Sandy Sorlien, Fifty Houses: Images From the American Road

This is nifty little book that I like for many reasons. Not the least being that I am drawn to a premise behind it — that from an architectural standpoint, America has become a pretty uninteresting, homogenized and characterless looking place.

I’ve noticed in many of my travels that as our great country becomes more and more suburbanized, much of it looks pretty much the same. It really doesn’t matter where you are. Rockville Pike in suburban Maryland outside Washington, DC looks the same as stretches of Rt. 611 past Doylestown in Bucks County PA. Same as it looks in many other places you might be driving through. Truth is I live in a semi custom track house development right at the edge of town. I couldn’t find a house I could afford in the Borough that had a basement big enough for a darkroom! It’s a compromise and thankfully there are a lot of beautiful trees, but I wish I could live in house that’s more architecturally distinctive.

Perhaps all of this is symptomatic of where American culture is headed in general. But I am standing firm. I’m listening to my vinyl — using tube electronics of course — and making silver gelatin prints from my black and white film negatives. So there!

Ok, let me catch my breath and get back to this book. Sorlien spent eight years traveling over 90,000 miles across America to make wonderful “house portraits” in all 50 states. Fascinating houses of all types, sizes and shapes, each with stories to go along with them. She eventually made over 1,000 portraits and chose one for each state. What’s interesting is that she used a 35mm camera with a 28mm or 35mm perspective control lens and black and white infrared film. That’s right black and white infrared film!  Not what I would have selected, but you can’t argue with the outcome! The results are different and somewhat unique. Somehow it all works in the context of what is being done. The houses seem a little otherworldly and perhaps that is as it should be given how unlike they are from what is taking over. The compositions are simple, yet beautiful. Different, but with the accompanying texts … somehow right.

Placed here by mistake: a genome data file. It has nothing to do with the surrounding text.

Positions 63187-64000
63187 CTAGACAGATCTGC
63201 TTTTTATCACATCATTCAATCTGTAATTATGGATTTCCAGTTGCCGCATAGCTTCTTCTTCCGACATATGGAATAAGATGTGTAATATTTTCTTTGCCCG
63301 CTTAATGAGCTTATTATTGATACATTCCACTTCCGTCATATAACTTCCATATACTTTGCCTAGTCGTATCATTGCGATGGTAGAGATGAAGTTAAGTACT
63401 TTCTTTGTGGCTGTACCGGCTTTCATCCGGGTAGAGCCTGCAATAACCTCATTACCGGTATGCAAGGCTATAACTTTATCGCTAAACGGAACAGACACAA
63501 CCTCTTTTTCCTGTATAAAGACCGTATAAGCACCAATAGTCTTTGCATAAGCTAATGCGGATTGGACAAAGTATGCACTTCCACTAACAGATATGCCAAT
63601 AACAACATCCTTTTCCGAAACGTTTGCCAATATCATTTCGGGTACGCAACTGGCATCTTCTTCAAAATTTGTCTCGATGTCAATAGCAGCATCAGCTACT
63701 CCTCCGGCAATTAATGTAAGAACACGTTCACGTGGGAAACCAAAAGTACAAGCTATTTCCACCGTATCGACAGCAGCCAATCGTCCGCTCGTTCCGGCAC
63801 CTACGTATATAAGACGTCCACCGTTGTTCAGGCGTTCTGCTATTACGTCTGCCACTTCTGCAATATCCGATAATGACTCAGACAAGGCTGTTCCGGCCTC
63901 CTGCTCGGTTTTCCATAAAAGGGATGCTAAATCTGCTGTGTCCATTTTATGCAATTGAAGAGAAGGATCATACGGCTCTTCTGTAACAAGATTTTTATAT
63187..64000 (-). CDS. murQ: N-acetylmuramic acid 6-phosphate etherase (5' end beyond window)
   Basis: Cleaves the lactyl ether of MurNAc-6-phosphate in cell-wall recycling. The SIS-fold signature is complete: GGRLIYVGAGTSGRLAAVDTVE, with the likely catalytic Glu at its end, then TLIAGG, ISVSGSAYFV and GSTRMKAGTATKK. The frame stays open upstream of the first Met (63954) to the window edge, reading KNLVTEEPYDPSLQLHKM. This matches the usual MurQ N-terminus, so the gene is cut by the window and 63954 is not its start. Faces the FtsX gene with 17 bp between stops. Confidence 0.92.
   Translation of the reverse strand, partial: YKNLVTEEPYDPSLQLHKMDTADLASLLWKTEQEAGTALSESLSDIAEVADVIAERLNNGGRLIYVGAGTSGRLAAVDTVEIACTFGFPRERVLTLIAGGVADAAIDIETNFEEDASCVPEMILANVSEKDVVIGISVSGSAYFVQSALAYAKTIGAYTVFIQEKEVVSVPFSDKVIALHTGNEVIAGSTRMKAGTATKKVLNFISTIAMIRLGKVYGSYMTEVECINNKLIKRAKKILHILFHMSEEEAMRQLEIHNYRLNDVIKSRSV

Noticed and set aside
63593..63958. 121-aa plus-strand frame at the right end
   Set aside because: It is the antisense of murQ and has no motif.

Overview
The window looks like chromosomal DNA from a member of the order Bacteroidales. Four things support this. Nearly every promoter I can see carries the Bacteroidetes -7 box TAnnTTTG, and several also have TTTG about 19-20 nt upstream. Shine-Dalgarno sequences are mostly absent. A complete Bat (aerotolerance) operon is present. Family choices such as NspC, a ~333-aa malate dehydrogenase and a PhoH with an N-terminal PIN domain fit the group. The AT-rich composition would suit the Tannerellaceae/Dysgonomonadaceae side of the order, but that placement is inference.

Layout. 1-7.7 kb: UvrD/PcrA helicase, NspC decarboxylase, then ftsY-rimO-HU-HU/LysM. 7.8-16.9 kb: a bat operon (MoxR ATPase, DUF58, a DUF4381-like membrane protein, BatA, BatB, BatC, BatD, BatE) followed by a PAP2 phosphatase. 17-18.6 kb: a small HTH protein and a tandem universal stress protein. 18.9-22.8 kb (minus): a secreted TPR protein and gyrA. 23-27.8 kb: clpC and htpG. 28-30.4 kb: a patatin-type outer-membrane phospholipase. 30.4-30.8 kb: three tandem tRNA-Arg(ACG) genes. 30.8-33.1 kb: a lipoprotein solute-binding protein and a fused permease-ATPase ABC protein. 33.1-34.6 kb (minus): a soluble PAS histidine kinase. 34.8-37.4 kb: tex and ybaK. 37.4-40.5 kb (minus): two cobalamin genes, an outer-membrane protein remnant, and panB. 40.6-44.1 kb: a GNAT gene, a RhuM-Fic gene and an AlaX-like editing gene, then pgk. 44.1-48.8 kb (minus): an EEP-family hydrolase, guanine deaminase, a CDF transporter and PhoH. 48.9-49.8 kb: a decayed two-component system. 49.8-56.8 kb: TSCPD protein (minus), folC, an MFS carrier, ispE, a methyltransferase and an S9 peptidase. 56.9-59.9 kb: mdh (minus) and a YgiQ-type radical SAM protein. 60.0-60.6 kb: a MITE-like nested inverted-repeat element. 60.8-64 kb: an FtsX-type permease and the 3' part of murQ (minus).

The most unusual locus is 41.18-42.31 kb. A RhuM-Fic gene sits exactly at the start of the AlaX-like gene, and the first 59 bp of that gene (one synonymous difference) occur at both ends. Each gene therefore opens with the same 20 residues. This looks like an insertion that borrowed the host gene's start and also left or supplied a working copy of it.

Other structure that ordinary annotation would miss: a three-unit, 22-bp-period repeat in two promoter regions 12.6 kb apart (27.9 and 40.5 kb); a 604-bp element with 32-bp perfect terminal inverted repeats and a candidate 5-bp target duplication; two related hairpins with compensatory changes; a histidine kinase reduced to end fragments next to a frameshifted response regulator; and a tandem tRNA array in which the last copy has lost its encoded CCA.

In short, I like it and I think you might too!

4 thoughts on “Sandy Sorlien, Fifty Houses: Images From the American Road

  1. Dave Thomas

    Hi Michael,

    That sounds like a neat book. I think your observations on a trend to uniformity are correct. I see a sort of descent toward the uniformly ordinary — even mediocre. I suppose some of that is driven by economics (and management by spreadsheet jockeys), but when one looks back to the late 19th and early 20th century, it seems there was more interest in investing in the aesthetic of a building, as well as the function.

    Reply
    1. Michael Marks Post author

      Dave,

      It really is a nice little book and the use of infrared film works in this application… almost like a dreamy effect in some cases. I think everything you said is unfortunately right. Perhaps that is why I am increasingly drawn to what remains. David Plowden is a wonderful photographer that has made a career out of capturing much of America’s old and great dwellings, bridges, barns, steam locomotives, etc. I have a number of his books and will eventually mention them here, but you might want to check him out!

      Best,

      Michael

      Reply
    1. Michael Marks Post author

      Geoffrey,

      Nice to hear from you again. I am sure he is. We all have our views and perceptions what we want our country to be or look like. Deep down we know there are imperfections. We just don’t want to see them or be told about them. Check out Robert Frank’s The Americans. I have a write up about it that can be found here “On My Bookshelf”. I must have book in my opinion!

      Best,

      Michael

      Reply

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